Francis Bacon, 1st Viscount St Alban, (22 January 1561 – 9 April 1626), also known as Lord Verulam, was an English philosopher and statesman who served as Attorney General and as Lord Chancellor of England. His works are seen as developing the scientific method and remained influential through the scientific revolution.
Bacon has been called the father of empiricism. He argued for the possibility of scientific knowledge based only upon inductive reasoning and careful observation of events in nature. Most importantly, he argued science could be achieved by the use of a sceptical and methodical approach whereby scientists aim to avoid misleading themselves. Although his most specific proposals about such a method, the Baconian method, did not have long-lasting influence, the general idea of the importance and possibility of a sceptical methodology makes Bacon the father of the scientific method. This method was a new rhetorical and theoretical framework for science, whose practical details are still central to debates on science and methodology.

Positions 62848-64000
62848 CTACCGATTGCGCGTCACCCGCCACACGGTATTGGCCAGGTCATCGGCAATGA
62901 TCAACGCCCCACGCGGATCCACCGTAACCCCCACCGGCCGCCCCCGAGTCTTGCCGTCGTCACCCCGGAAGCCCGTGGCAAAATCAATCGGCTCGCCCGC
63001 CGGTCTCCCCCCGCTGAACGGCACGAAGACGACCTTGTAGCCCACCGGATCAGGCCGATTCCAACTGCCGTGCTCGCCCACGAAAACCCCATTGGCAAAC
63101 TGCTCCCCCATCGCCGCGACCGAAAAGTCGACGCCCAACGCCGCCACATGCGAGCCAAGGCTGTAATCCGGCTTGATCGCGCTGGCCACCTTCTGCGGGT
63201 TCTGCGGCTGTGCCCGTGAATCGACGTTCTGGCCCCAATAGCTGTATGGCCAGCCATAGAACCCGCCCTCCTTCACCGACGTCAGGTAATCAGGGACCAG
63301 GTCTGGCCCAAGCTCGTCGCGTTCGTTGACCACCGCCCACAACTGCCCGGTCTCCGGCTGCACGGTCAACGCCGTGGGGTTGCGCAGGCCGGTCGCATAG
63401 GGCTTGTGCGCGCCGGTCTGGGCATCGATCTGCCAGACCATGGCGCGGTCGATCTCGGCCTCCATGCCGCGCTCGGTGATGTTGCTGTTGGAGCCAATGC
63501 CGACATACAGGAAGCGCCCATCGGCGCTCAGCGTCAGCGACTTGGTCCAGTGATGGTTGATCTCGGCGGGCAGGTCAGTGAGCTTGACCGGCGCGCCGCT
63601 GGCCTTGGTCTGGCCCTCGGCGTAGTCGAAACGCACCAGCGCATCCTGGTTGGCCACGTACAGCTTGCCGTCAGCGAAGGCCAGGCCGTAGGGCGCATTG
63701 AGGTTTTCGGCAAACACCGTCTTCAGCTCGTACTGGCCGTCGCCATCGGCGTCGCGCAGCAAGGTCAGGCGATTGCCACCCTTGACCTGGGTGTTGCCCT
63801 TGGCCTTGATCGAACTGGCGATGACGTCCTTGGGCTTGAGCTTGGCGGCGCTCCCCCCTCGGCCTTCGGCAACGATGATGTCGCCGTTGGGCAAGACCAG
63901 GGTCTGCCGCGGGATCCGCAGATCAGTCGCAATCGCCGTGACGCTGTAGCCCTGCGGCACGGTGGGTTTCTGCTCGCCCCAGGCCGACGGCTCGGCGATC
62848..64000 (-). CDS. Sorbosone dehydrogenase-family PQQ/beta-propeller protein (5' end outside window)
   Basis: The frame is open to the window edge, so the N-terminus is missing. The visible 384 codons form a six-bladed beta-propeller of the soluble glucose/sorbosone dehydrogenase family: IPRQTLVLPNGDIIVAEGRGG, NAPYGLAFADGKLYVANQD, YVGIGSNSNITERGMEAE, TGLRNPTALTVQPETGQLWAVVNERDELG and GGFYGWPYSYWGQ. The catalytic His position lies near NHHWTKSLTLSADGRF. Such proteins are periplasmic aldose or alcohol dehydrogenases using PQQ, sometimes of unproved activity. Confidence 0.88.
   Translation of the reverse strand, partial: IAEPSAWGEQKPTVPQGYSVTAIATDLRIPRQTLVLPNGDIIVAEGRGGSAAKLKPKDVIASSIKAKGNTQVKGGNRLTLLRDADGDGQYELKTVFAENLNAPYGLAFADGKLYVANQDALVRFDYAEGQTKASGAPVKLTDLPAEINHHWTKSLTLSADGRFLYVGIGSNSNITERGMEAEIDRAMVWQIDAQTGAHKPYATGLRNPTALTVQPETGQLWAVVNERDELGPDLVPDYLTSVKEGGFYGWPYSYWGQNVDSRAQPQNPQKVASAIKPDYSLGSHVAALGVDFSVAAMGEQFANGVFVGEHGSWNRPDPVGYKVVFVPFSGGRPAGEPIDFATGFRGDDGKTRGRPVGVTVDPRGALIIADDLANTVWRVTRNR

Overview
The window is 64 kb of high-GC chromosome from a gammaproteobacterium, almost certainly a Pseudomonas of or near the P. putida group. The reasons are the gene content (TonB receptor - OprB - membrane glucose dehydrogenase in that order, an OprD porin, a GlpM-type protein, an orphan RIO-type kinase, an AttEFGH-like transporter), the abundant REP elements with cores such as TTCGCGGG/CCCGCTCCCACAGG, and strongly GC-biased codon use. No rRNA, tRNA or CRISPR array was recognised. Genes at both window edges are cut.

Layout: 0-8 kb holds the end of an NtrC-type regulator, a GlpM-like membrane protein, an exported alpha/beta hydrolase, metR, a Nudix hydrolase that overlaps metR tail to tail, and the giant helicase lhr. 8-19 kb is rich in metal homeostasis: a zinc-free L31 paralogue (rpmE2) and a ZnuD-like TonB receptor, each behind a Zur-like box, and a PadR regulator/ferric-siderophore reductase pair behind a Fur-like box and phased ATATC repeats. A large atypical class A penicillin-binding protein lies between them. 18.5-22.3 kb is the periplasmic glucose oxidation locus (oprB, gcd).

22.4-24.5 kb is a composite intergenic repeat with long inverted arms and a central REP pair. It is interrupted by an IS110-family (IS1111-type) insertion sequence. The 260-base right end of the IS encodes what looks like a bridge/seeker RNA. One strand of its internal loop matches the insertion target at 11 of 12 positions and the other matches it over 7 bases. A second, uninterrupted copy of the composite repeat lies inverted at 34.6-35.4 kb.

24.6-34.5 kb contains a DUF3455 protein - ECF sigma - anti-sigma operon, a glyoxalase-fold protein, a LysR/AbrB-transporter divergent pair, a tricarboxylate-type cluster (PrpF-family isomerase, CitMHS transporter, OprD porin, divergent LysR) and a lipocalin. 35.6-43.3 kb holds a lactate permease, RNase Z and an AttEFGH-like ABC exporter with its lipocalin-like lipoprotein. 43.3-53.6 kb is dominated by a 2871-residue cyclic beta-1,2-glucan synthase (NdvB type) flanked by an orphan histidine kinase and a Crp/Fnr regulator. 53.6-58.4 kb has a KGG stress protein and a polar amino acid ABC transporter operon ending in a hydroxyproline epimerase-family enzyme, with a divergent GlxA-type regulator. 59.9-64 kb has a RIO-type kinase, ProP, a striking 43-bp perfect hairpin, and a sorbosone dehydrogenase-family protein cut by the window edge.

Francis Bacon was a patron of libraries and developed a system for cataloguing books under three categories – history, poetry, and philosophy – which could further be divided into specific subjects and subheadings. Bacon was educated at Trinity College, Cambridge, where he rigorously followed the medieval curriculum, largely in Latin.